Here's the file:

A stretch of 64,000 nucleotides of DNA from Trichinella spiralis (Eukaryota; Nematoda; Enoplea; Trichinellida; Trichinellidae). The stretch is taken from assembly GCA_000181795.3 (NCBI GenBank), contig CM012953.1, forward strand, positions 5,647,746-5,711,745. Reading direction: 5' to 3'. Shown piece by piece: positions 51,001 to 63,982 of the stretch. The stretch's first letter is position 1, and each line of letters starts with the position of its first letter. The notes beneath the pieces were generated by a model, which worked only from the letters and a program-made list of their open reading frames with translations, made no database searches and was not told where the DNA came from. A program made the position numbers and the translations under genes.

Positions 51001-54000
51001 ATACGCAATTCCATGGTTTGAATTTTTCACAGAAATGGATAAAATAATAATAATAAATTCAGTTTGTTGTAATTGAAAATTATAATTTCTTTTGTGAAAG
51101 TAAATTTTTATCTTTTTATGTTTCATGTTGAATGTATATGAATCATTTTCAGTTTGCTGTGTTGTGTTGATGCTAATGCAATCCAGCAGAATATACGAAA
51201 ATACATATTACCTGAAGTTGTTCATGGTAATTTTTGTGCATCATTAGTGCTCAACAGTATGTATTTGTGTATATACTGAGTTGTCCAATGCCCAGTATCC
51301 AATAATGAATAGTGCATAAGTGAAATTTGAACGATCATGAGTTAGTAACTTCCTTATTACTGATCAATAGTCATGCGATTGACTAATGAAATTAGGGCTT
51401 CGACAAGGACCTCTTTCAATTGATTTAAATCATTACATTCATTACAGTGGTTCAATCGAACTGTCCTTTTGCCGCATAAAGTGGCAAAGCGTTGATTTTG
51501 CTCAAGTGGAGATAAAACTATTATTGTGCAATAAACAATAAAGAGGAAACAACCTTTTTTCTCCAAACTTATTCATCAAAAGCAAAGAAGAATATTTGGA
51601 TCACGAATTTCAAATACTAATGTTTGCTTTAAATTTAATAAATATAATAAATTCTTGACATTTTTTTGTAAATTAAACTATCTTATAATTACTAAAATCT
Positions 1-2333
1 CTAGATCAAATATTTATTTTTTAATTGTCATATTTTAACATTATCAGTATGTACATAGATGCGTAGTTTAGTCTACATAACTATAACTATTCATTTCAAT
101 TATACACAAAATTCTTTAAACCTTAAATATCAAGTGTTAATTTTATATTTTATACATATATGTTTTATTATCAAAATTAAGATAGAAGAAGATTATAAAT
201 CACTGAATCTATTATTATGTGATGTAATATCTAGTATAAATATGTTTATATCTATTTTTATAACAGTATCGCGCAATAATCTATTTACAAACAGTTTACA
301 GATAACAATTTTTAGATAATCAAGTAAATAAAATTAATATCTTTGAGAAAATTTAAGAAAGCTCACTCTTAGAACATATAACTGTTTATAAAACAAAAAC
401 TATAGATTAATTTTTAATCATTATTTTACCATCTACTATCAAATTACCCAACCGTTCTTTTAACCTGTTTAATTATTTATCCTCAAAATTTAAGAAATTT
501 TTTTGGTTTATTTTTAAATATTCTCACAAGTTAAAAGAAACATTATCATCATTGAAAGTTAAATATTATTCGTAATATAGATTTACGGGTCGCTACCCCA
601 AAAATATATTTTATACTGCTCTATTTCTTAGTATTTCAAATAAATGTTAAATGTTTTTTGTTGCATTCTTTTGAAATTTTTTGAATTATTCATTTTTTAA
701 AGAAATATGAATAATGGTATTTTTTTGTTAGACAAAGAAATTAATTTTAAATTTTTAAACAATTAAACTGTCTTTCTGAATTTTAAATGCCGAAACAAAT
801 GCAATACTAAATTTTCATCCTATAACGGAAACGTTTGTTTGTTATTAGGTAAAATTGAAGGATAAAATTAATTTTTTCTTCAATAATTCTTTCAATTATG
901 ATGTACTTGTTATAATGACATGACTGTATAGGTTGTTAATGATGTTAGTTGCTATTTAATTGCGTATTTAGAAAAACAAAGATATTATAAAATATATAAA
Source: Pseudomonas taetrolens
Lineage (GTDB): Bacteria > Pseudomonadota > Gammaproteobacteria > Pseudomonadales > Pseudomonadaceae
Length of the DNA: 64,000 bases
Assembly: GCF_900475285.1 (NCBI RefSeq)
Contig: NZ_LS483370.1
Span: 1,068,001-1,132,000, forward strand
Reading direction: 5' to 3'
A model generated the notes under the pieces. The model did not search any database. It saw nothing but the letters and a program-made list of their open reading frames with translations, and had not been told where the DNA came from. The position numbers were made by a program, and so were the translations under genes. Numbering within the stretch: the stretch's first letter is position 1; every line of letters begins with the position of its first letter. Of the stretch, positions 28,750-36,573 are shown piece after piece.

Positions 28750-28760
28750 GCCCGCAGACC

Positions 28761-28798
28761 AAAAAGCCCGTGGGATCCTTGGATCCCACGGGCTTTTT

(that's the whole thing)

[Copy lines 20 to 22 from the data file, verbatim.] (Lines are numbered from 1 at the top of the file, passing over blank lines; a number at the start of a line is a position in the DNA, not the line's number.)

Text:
901 ATGTACTTGTTATAATGACATGACTGTATAGGTTGTTAATGATGTTAGTTGCTATTTAATTGCGTATTTAGAAAAACAAAGATATTATAAAATATATAAA
Source: Pseudomonas taetrolens
Lineage (GTDB): Bacteria > Pseudomonadota > Gammaproteobacteria > Pseudomonadales > Pseudomonadaceae